Hotel Industry Real-Time And Leading Indicators - HIP & HIL - Report On Upcoming Turning Point For Us Hotels
Business activity in U.S. hotels declined to in October according to the latest reading of the Hotel Industry's Pulse (HIP) indicator. e−forecasting.com's HIP, a composite indicator that gauges monthly overall business conditions in the U.S. hotel industry, declined to a reading of 103.5 in October, following a decline of 0.1 % in September. The index is set to equal 100 in 2005.
Looking at HIP's six-month growth rate, which has historically confirmed the turning points in U.S. hotel business activity, it had a positive rate of 1.3% in October, following a positive rate of 2.6% in September. This compares to a long-term annual growth rate of 3%, the same as the 30-year average annual growth rate of the industry's gross domestic product.
The probability of the hotel industry entering into recession, which is detected in real-time from HIP with the help of sophisticated statistical techniques, registered 15.5 % in October, up from 10.3% reported in September. When this recession-warning gauge passes the threshold probability of 50%, the U.S. hotel industry enters a recession.
"The hotel industry pulse has decreased the last two months in a row, with year over year growth and the six month growth rates showing continued weakness," commented Dr. Evangelos Simos, Chief Economist of e-forecasting.com."
None of the demand and supply indicators of current business activity that constitute Hotel Industry's Pulse (HIP) Index had a positive contribution to its change in October. The three indicators of current business activity which had a negative or zero contribution to HIP's change in October were Hotel Jobs; Spending on Hotels and Hotel Capacity.
Continues Dr. Simos, "In the last twelve months - October 2011 to October 2012 - overall economic activity, measured by e-forecasting.com's monthly U.S. GDP - rose by 1.7%. Over the same period, economic activity in U.S. Hotels, measured by HIP, increased by 1.4%."
Looking forward, HIL, which is the US hotel industry's leading indicator, HIL experienced monthly gains, showing upcoming improvements in the US hotel industry. HIL increased 0.2% in October to 112.1, following a gain of 0.8% in September. The index is set to equal 100 in 2005.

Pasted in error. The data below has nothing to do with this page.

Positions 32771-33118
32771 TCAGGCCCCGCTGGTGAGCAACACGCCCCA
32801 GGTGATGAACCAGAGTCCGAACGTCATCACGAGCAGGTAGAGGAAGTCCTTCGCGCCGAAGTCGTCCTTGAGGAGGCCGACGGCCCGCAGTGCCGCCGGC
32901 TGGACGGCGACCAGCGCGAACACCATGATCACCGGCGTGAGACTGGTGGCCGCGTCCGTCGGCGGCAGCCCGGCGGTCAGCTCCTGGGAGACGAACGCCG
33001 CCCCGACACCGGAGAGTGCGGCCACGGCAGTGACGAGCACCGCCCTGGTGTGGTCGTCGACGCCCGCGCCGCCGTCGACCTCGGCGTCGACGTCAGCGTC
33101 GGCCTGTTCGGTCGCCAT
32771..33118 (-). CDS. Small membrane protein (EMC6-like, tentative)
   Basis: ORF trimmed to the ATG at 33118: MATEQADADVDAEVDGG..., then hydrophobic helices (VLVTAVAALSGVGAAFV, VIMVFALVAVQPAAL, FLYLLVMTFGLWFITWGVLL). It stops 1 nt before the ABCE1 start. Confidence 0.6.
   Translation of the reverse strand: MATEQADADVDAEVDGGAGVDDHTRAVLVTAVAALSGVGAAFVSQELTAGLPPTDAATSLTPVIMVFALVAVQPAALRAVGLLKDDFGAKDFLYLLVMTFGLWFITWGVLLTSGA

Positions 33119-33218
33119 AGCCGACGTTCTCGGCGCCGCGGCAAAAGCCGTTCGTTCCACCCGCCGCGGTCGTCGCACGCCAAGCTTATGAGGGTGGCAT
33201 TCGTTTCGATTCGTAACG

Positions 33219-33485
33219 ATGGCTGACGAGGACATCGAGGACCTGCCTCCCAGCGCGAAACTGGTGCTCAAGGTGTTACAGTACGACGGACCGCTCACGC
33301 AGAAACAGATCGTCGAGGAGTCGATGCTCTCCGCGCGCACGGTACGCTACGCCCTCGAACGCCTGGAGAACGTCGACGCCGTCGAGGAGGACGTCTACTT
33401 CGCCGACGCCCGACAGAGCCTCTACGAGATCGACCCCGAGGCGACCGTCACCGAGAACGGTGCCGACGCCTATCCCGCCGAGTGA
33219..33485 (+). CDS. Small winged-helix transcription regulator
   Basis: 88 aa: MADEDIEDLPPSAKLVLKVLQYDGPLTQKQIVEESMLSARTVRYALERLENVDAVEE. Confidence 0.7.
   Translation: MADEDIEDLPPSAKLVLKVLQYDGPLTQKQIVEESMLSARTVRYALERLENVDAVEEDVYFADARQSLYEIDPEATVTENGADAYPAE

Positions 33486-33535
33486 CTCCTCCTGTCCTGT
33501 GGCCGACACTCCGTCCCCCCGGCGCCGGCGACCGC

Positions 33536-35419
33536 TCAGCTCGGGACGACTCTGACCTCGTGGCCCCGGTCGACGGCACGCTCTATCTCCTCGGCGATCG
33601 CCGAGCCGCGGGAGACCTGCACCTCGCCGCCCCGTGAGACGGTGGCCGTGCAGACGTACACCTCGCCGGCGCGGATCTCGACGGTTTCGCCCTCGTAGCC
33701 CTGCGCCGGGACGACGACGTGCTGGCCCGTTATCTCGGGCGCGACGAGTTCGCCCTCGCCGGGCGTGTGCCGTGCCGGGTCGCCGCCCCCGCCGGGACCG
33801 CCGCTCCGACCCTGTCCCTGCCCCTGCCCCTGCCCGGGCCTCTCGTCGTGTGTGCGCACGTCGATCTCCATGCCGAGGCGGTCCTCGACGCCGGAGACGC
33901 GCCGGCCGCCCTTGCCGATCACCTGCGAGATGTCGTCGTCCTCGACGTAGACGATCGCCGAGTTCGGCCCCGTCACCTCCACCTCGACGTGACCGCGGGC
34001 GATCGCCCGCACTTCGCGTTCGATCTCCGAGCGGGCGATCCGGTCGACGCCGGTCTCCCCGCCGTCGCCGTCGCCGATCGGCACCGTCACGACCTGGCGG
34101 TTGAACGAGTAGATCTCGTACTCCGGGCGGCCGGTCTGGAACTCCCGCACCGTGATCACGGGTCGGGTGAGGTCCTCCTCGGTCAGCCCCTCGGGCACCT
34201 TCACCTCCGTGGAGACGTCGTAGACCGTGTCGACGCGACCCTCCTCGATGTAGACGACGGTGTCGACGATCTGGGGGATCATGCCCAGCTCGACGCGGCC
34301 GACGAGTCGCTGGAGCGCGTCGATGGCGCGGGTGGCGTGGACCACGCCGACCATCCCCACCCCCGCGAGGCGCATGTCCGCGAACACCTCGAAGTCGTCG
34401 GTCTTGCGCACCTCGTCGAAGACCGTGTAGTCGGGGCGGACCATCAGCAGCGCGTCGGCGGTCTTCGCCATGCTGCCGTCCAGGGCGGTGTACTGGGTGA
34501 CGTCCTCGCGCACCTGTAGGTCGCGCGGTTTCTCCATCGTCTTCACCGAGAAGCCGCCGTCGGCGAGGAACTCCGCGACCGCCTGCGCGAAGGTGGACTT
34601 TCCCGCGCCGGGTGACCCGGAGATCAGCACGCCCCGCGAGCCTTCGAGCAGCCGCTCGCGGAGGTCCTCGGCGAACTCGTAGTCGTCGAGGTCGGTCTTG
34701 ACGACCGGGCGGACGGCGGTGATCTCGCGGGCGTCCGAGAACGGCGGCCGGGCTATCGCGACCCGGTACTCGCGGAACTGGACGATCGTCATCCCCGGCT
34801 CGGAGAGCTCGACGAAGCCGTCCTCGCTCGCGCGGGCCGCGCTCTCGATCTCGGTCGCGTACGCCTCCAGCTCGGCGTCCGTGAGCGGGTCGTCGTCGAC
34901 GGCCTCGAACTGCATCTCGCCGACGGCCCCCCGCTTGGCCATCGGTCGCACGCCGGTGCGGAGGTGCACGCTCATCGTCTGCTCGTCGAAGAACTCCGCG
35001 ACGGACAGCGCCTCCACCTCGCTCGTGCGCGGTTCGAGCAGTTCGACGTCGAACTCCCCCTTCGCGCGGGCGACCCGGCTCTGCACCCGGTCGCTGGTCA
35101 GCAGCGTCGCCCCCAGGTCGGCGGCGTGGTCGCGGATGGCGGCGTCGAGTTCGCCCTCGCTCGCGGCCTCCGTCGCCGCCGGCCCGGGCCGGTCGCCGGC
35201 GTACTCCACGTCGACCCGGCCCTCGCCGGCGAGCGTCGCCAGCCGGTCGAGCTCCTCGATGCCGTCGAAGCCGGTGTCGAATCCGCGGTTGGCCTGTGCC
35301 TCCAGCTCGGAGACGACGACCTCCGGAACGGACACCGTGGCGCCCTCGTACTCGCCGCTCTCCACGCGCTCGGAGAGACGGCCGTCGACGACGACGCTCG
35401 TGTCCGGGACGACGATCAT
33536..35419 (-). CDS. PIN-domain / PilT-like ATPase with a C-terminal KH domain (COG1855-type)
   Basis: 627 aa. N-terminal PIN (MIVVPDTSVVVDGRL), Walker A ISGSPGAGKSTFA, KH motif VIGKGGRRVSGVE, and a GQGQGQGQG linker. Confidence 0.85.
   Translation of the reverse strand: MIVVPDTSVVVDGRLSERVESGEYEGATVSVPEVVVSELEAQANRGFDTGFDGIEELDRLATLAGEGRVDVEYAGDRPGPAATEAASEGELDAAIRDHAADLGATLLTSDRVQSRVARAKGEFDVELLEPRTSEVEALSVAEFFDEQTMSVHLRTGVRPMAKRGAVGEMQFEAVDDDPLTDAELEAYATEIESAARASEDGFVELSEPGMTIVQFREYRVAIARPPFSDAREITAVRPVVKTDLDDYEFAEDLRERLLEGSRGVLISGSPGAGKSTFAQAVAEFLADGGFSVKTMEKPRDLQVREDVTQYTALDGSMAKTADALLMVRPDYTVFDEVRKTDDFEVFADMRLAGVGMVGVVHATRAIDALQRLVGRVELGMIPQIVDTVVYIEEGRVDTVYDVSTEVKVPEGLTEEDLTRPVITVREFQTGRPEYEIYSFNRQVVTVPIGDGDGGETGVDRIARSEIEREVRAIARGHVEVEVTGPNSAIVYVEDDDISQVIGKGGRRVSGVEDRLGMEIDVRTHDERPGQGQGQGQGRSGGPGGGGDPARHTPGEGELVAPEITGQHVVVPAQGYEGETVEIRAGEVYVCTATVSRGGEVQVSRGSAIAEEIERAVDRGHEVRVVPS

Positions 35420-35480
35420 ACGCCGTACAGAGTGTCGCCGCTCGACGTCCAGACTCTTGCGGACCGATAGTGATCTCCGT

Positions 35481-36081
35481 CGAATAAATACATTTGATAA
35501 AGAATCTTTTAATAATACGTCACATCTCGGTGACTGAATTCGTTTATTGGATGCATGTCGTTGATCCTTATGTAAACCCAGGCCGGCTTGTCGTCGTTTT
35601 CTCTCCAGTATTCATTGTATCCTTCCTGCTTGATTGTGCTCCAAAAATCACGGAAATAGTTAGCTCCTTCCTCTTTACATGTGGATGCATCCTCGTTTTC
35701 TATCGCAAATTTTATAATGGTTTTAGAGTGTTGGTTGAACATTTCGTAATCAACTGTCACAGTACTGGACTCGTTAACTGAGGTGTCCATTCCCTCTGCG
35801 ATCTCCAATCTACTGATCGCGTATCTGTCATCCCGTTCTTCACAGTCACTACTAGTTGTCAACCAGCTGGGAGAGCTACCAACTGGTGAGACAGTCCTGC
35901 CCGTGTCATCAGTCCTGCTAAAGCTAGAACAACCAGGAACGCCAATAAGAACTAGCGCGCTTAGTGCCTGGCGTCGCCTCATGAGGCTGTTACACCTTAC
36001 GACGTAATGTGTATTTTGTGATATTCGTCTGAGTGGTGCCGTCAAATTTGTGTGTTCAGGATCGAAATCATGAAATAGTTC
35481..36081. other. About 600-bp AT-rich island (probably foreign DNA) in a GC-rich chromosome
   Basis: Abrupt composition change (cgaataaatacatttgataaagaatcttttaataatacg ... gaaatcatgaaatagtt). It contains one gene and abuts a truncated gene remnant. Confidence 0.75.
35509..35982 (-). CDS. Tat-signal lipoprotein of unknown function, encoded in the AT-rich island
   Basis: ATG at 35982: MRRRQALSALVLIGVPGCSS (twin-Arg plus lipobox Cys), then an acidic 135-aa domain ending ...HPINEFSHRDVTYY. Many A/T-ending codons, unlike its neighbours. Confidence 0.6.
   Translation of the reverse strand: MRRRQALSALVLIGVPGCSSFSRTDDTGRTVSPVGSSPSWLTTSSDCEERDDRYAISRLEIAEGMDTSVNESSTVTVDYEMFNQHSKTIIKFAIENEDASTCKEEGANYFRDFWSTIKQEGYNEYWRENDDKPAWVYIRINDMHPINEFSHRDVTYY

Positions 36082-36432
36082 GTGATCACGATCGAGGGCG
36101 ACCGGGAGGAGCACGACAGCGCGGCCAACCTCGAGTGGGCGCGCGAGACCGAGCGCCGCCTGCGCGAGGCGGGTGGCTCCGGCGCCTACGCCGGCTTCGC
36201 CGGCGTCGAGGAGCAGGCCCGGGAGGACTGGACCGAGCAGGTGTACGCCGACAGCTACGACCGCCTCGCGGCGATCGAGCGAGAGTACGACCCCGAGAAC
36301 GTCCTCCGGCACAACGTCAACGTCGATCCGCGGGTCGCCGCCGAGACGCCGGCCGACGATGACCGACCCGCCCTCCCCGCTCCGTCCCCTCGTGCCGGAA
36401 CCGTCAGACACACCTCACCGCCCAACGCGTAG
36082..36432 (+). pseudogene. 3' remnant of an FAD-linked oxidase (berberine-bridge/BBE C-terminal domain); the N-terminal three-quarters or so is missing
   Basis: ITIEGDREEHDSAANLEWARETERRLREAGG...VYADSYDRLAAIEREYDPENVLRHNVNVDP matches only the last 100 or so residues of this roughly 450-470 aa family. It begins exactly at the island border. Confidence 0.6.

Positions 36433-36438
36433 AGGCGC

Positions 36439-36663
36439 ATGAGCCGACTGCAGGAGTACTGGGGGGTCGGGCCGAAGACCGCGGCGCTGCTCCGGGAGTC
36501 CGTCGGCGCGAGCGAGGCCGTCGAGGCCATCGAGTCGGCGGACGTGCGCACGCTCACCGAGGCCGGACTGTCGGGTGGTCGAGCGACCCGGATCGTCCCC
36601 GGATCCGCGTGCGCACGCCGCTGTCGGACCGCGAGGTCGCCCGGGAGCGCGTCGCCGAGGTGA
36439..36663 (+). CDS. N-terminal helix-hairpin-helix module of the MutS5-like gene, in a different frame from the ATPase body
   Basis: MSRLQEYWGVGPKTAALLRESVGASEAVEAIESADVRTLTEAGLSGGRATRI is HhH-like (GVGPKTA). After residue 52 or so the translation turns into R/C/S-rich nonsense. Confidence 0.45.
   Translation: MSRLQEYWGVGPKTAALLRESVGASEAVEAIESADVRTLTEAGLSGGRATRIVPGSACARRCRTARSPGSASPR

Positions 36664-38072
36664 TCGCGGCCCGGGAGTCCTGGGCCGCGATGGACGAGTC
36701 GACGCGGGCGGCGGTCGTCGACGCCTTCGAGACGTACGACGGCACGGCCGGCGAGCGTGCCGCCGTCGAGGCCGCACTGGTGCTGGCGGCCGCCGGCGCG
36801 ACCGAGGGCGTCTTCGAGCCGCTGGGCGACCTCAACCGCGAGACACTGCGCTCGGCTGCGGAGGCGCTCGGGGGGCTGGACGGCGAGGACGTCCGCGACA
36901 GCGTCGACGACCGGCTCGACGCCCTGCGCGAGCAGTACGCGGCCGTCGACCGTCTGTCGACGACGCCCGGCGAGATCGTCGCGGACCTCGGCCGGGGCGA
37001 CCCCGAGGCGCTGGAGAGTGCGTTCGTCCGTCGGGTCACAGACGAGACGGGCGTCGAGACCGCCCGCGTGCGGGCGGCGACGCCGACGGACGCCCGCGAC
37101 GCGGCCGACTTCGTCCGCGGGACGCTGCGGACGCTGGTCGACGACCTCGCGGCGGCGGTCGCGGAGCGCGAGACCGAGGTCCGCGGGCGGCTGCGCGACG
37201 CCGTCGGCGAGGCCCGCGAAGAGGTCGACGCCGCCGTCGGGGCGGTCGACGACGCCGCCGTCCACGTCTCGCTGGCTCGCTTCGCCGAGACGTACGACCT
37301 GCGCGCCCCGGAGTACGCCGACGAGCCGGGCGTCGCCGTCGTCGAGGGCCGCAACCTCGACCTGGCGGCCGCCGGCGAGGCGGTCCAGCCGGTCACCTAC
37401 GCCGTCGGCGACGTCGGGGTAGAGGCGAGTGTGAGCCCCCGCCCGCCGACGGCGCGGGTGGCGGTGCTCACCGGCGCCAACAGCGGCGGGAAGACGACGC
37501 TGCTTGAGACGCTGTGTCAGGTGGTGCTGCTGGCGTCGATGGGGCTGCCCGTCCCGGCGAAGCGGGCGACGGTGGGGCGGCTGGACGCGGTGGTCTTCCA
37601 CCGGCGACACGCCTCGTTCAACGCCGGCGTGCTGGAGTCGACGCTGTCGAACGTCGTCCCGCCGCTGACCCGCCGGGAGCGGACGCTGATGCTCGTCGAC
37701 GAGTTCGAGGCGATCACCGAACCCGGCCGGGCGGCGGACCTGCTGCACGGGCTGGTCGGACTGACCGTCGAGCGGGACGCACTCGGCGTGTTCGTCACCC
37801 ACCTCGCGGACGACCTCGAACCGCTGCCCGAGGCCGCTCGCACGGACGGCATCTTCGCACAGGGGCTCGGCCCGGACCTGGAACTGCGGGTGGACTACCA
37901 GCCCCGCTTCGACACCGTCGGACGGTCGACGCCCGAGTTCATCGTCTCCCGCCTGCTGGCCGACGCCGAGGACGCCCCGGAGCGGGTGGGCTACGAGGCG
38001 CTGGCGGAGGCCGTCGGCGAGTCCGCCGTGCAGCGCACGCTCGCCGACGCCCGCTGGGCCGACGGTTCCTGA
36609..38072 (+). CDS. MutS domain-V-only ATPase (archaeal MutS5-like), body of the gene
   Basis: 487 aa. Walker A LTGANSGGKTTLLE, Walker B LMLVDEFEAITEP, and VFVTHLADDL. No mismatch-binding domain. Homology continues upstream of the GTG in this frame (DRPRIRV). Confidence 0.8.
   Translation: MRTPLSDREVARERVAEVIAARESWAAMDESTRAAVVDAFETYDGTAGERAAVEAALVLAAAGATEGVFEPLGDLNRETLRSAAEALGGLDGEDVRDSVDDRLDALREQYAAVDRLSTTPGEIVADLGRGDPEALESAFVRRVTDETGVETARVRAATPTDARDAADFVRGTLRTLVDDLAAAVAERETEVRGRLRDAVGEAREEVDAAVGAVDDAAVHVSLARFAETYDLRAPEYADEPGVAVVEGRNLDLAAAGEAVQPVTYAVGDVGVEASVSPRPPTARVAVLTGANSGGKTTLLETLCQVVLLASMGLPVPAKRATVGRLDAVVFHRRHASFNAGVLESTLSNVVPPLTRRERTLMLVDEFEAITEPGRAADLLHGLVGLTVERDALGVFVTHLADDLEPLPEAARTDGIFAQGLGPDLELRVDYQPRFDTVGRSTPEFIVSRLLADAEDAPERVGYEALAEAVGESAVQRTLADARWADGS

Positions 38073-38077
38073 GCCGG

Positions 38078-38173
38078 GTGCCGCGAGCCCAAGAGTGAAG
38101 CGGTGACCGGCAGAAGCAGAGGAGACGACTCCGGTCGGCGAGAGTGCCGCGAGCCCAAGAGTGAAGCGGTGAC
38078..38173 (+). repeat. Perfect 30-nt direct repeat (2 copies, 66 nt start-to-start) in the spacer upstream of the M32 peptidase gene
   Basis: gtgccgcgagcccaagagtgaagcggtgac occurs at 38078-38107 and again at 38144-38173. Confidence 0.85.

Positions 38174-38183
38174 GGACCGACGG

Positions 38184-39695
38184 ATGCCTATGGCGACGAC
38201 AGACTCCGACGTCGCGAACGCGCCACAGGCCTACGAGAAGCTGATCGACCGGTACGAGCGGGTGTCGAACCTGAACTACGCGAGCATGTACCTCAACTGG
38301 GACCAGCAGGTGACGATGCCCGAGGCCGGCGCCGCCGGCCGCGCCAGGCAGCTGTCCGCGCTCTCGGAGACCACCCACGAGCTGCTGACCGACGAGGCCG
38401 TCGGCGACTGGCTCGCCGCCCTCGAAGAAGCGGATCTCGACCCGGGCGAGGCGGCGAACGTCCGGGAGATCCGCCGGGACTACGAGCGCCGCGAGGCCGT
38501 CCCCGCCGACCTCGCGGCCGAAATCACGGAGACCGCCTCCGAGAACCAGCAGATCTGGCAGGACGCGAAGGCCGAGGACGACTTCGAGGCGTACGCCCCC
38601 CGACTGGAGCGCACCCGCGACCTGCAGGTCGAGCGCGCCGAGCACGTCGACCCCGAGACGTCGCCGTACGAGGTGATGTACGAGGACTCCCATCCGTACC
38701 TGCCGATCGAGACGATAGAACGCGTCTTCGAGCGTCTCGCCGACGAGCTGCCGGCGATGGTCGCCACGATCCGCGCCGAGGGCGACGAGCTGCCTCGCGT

The six month growth rate of HIL improved, posting 3% in October after registering 2.9% in September.
The future outlook for the US hotel industry entering a recession retreated. Future recession risk decreased from September's probability of 6.8% to 6.7% in October. In comparison, the risk of upcoming recession in the US economy, based on e-forecasting.com's eLEI, US economic leading indicator, registered 2% in October.
Six of the forward looking indicators of business activity that comprise Hotel Industry Leading (HIL) Indicator had a positive contribution to its change in October: Jobs Market; Foreign Demand; Yield Curve; New Orders; Oil Prices and Vacation Barometer. The three indicators of future business activity had a negative or zero contribution to HIL's change in October: Hotel Worker Hours; Hotel Profitability and Housing Activity.
"The leading nature of the HIL shows that while current business activity has slowed, the winter months will be slightly stronger due to Americans' continued appetite to take a vacation," continued Mrs. Sogard.
e-forecasting.com, an international economic research and consulting firm, offers forecasts of the economic environment using proprietary, real-time economic indicators to produce customized solutions for what's next. e−forecasting.com collaborates with domestic and international clients and publications to provide timely economic content for use as predictive intelligence to strengthen its clients' competitive advantage.
The Hotel Industry Pulse, or HIP for short, is a hotel industry indicator that was created to fill the void of a real-time monthly indicator for the hotel industry that captures current conditions. The indicator provides useful information about the timing and degree of the industry's link with the US business cycle for the last four decades. Simply put, it tracks monthly overall business conditions in the industry, like an industry GDP, and points in a timely way to the changes in direction from growth to recession or vice versa. The composite indicator is made with the following components: revenues from consumers staying at hotels and motels adjusted for inflation, room occupancy rate and hotel employment, along with other key economic factors which influence hotel business activity.
The US hotel industry leading indicator, or HIL for short, is a monthly leading indicator for the industry. Building off the tracking success of HIP, the real-time indicator for the US hotel industry, HIL was built as a composite indicator that uses nine different components that, on average, when put together have led the industry four to five months in advance of a change in direction in the industry business cycle. HIL provides useful information about the future direction of the US hotel industry.
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